I have lost several sales deals in my career. The most interesting ones are the cases where I had expected that “it was a no brainer – it’s my deal. The customer is going to buy from us and from nobody else” and the customer ends up placing an order with my competition!
Coming to think of it, before I have lost the deal, I have had a clear confidence and the puzzle was solved in my mind about why the customer should and will buy from us, but re-arranging the pieces of the puzzle later on and making sense of the customer’s decision to go with a competitor is a lot of learning.
I recall having read somewhere, “When you have done the experiment as per what the process is and the results are not as what you expect, check your assumptions and inputs”.
Almost always this was true in my case.
Re-arranging the puzzle in any situation where the results were different from what was expected, I would notice several assumptions in creating the jig-saw puzzle. As I progress on the sales case, it is my job to constantly validate the assumptions and rearrange the puzzle pieces in my mind to understand the outcome of the deal. Sometimes, I would not have validated these assumptions, but was holding the picture of a solved puzzle in my mind. Sometimes, we are ignorant of the assumptions made, (or worse still, our ego does not let us accept that we have made these assumptions) and the results obviosuly turn out to be different.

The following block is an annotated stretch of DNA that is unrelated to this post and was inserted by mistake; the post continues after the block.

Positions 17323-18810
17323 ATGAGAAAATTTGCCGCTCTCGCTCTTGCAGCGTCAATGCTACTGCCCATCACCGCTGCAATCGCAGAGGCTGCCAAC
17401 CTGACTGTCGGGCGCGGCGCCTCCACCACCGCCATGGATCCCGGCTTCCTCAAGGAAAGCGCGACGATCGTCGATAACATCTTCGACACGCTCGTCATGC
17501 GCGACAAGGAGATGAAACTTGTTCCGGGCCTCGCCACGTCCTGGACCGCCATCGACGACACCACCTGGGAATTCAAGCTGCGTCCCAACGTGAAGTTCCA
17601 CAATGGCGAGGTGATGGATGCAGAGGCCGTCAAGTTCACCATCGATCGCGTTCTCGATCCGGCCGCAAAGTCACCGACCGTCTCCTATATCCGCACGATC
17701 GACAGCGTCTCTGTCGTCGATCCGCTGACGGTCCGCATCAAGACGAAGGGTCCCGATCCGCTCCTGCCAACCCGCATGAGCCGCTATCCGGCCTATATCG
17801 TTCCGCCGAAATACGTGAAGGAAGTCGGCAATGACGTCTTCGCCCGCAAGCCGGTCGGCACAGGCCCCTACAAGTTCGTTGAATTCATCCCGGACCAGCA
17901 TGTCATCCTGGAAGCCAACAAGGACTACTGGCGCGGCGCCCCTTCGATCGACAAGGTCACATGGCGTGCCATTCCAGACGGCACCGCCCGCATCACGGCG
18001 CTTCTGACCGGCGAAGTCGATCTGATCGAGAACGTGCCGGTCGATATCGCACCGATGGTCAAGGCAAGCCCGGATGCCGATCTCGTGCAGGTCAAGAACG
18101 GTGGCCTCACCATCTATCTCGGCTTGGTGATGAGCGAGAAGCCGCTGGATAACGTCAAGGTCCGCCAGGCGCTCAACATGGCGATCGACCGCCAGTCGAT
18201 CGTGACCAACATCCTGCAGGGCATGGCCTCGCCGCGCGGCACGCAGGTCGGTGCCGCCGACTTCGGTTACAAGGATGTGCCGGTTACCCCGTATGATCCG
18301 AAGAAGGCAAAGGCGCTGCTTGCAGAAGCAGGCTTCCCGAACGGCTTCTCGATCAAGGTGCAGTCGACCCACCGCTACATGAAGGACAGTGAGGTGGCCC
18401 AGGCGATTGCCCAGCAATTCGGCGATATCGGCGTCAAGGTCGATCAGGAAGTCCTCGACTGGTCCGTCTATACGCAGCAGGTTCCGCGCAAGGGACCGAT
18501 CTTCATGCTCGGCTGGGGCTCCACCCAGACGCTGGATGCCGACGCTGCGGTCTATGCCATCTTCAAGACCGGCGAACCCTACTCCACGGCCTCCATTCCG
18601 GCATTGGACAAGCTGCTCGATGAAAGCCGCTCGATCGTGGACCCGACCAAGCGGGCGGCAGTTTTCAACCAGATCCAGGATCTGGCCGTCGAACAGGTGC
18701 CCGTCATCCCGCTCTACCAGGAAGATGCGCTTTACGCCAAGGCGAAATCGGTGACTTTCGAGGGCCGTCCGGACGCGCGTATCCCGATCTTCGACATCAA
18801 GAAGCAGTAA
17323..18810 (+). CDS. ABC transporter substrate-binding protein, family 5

Try this experiment the next time you are working on a case.
List out on a piece of paper, all the assumptions you have made in the sales case as to why you would win.If you lose the deal, then revisit those assumptions to make sure if you have made any wrong assumption or if you have overlooked something (which again is a subtle, unstated assumption). Check out and you will find the answer as to why the results were not as expected.